FTER completing their three-year Bachelor of Arts in Live Performance degrees at Johannesburg’s Afda college last year, Simphiwe Mhlanga and Thato Molosioa formed a partnership to create content that they and their peers can relate to.
In their final year of study, they each produced and starred in short films that received critical acclaim at the Cape Town Film Festival and the Berlin Student Film Festival.
Mhlanga’s Sicela Amanzi: The Day the Tap Ran Dry is a heartbreaking story about two sisters who live through a drought in Thokoza township south of Johannesburg.
“The film questions what you would do if your life was in someone else’s hands,” says Mhlanga.
Inspired by identity, Molosioa’s 12-minute film, I’m Black and I Hate It, explores what it is like to be a young black woman in South Africa, as well as how society and the media define beauty.
Now they are working together on two new drama series that play on themes of deception, sensation and politics.
“Both 10-episode series are influenced by the state of our country. We look at everything from crime, corruption and politics to rape, human trafficking and harassment on campuses,” says Mhlanga.
“The stories are inspired by what women go through, but also how love can be powerful at the same time,” says Molosioa.
They don’t yet have the financial backing to produce either series, but hope that writing the scripts will open doors for them.
Both young women were raised by single mothers in Johannesburg. They have much in common and agree that were it not for the love and support of their moms, neither of them would have such a powerful drive to succeed in the film business.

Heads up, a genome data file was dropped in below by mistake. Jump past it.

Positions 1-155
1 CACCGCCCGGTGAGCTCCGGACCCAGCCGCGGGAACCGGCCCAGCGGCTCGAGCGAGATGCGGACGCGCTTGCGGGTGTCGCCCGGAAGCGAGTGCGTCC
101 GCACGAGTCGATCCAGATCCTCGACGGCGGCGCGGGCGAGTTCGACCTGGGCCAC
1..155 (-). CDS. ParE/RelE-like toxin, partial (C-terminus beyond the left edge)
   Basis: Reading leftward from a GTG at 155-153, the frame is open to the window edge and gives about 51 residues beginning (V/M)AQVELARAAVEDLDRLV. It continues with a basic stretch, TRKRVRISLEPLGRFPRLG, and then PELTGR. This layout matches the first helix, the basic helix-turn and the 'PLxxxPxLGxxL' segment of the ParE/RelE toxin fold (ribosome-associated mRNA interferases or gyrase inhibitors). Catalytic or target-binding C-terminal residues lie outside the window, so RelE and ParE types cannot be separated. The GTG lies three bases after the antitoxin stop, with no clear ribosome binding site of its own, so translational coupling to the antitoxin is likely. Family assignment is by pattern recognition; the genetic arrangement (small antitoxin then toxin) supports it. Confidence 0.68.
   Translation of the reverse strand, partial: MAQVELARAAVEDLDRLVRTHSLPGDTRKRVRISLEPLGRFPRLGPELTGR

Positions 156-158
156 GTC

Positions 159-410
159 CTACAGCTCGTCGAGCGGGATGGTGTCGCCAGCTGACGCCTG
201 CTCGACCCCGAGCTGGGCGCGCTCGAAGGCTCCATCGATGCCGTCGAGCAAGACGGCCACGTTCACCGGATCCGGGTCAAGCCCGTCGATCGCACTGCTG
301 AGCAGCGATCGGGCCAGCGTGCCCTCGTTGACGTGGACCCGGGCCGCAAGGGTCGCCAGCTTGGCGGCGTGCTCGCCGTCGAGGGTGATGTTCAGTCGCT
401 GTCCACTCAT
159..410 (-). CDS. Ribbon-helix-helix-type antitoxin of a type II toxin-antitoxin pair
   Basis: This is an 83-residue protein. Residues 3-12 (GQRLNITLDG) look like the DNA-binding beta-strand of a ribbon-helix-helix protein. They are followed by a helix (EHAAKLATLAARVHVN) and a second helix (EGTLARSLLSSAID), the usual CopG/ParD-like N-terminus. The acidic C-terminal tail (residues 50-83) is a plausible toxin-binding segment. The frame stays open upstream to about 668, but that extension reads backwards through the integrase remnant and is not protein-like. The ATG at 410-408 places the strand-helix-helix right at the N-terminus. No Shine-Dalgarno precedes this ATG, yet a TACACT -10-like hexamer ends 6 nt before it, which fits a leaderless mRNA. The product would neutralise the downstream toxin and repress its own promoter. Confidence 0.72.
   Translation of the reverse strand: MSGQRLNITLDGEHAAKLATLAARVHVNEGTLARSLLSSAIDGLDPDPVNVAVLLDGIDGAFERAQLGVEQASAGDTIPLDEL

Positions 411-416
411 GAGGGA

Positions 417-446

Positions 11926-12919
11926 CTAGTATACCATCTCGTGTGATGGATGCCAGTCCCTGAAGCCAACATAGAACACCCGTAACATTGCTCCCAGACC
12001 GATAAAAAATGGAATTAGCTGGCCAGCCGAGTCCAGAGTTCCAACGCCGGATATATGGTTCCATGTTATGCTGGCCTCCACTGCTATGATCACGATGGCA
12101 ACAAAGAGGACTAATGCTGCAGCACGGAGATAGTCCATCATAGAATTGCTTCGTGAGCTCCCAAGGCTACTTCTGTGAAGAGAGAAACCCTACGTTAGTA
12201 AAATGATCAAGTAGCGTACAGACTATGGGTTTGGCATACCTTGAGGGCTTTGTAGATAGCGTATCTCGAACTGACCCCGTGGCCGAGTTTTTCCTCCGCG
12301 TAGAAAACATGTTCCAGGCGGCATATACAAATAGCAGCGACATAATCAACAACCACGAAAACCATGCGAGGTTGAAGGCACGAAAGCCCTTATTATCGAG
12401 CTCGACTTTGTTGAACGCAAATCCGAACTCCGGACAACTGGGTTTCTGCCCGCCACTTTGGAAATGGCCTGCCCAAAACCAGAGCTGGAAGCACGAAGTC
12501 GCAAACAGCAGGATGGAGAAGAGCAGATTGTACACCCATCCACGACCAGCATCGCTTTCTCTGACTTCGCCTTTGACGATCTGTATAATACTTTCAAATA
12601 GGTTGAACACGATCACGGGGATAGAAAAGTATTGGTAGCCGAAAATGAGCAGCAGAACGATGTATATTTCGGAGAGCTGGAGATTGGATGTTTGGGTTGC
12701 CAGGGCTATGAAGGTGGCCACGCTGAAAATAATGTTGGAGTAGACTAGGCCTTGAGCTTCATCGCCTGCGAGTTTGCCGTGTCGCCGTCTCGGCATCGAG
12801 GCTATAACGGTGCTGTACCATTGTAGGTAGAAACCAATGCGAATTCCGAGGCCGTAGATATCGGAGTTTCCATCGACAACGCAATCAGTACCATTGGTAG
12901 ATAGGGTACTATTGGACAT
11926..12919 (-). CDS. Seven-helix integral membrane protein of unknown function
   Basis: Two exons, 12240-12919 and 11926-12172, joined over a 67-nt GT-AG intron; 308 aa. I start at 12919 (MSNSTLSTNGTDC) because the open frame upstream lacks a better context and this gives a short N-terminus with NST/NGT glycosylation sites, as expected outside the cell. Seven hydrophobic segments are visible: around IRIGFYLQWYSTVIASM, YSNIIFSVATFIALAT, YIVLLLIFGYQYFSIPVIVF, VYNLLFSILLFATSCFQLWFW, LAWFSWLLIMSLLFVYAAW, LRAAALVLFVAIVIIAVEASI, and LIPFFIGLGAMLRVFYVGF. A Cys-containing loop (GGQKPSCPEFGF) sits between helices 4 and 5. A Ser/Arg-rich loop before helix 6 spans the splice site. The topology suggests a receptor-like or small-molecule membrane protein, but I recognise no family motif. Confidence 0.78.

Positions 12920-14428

“Our mothers raised us to believe we don’t have to be doctors or lawyers to make a contribution to society,” says Mhlanga.
They were influenced by their favourite TV shows, including Gaz’lam, Backstage, Home Affair and Generations.
“I remember watching drama series and saying to myself, one day I will be on that screen,” says Mhlanga.
“I grew up watching SABC,” says Molosioa. “I love the South African drama series, but I also loved The Bold and the Beautiful and Days of Our Lives.”
They believe in being able to let go of a narrative without necessarily tying things up neatly — which can, they say, lead to “bubblegum” filmmaking.
“Producers need to allow characters to grow and allow them to have their own minds,” says Molosioa. “Not letting go of a story can kill the narrative. Sometimes the story can’t continue, and you just have to let it end.”
They are also fervent about encouraging local talent and would like directors who tell South African stories to stop scouting for big-name foreign talent in the lead roles.
They plan to use all the skills they have learnt, including writing, producing and directing, but will also continue to hone their acting.
“Our passion lies in being behind the camera and telling the story,” says Mhlanga. “As a director your voice comes through the story, whereas when you’re the actor you’re given a script and you don’t ask questions.
“But we need to grow in the industry and that will require us to be actresses first.” • Watch the films on Afda’s website: afda.co.za/studentwork/440/ 1 /i/’m-black-and-ihate-it/ and afda.co.za/studentwork/416/1 /sicela-amanzi/
PICTURE THIS: Simphiwe Mhlanga and Thato Molosioa are ready to take on the world of film and TV